Skip to main content

31st December 2022

12 Days of Christmas: Seven Ducks-a-Swimming

Why do ducklings swim behind their mothers? Scientists have the answer, and it turns out, it has more to do with surfing than you think…
12 Days of Christmas: Seven Ducks-a-Swimming
Photo: Petr Ganaj @pexels

Physicist Zhi-Ming Yuan and his colleagues at the University of Strathclyde are the recipients of this year’s Ig-Nobel prize in physics for their research into the reason ducklings swim in formation behind their mothers. It is hoped the research could be applied to explain the formations of other swimming birds, such as swans, as well as being used to make water transport more efficient.

Ducks a-surfing

The ideas behind duckling formation are similar to those behind surfing – the wave patterns on the water interact with the ducklings swimming on the surface pushing them forward. This makes it easier for the ducklings to swim.

Picture a duckling on a flat-level surface of water. The weight of the duckling acts vertically downwards, and the equal and opposite buoyant force acts upwards on the duck. If the duck is on a wave, then a component of the buoyant force is in the direction the duck is swimming. If the duck is in front of the wave, this acts in the same direction as the motion of the duck, making it easier to swim.

Seven ducks

The problem gets a little more complicated when considering a group of ducks on the surface of the water, as they all produce wave patterns that interact with each other in a process called ‘interference’.

The team at the University of Strathclyde modelled the mother duck as a large ellipse and the ducklings as small ellipses following behind. They then simulated the positions of the ducks in the wave pattern that allowed them to use minimal energy to follow their mother.

They found that the ducklings should keep the same speed as their mother and that, unlike in the surfing case, the ducks should swim in the troughs (dips) of the wave pattern produced by the mother duck in order to be propelled by the waves. This is unlike the surfing case because the waves produced by the mother and the ducklings themselves interfere making this position in the wave favourable.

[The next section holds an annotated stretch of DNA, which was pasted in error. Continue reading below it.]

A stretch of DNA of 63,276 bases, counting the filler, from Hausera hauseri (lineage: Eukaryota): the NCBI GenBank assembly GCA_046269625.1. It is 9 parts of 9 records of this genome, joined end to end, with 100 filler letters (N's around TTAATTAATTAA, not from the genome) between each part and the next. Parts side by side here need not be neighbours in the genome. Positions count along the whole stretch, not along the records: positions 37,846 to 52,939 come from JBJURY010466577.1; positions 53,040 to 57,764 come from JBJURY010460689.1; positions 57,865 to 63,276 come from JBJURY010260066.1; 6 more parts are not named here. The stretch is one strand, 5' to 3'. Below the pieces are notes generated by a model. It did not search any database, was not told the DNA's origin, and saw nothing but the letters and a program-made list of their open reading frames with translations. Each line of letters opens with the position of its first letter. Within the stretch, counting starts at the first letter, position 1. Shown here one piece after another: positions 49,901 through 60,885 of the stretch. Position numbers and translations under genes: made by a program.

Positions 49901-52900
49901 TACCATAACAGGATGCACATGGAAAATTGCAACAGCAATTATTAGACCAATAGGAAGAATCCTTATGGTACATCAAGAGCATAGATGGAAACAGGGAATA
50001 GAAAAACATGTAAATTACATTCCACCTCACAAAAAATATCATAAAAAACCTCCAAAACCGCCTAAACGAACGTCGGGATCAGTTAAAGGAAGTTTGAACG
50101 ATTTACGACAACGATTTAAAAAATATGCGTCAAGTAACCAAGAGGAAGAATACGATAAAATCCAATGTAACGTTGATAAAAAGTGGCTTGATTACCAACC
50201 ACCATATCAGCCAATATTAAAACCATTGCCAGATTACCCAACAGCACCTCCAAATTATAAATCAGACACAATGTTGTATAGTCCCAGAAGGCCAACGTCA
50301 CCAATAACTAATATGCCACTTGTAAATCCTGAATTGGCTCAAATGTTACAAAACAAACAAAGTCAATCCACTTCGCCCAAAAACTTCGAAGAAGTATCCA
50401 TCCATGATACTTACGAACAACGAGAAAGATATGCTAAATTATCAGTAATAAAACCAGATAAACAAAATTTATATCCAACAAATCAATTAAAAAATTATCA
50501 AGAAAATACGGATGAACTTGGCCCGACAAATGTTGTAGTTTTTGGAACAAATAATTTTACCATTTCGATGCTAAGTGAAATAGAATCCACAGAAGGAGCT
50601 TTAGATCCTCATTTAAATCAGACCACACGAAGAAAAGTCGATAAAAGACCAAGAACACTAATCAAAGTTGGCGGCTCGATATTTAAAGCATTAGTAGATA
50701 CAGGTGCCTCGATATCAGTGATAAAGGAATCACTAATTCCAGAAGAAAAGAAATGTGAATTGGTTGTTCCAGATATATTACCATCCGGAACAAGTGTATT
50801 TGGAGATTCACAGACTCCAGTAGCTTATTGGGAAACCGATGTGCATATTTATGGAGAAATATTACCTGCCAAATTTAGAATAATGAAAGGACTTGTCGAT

This simulation provides a physical motivation for the synchronised swimming formations seen in ducks, swans, and other birds. Beyond just following their mother, these formations allow the small ducklings to ‘ride’ the wave their mother creates, making it easier to swim.

More Coverage

Circadian rhythms of health: Why syncing with the environment is vital to wellbeing

Learn how circadian rhythms are the key to optimise your sleep, improve your mood and ace your exams

Ice, Ice, Maybe? The art of remembering and forgetting, from a roundworm’s ice bath

Love an ice bath? So do roundworms – because they can remember that they’ve just had one. The storing of memory is a complex phenomenon, but a recent study has found that roundworms can delay their forgetting of their memory if they’re placed on ice

What Game Theory reveals about the science of cooperation

Game theory is the science of competition and cooperation. It seeks to reveal the best strategies which bring you maximum gain. What does it show about life and the world around us?

Celebrating 70 years of science at CERN

As the 70th anniversary of CERN approaches, we investigate the origins and history of the organisation whilst asking questions about the future of the laboratory; what’s next? And how can it align its ambition for research with the modern world’s needs for sustainability?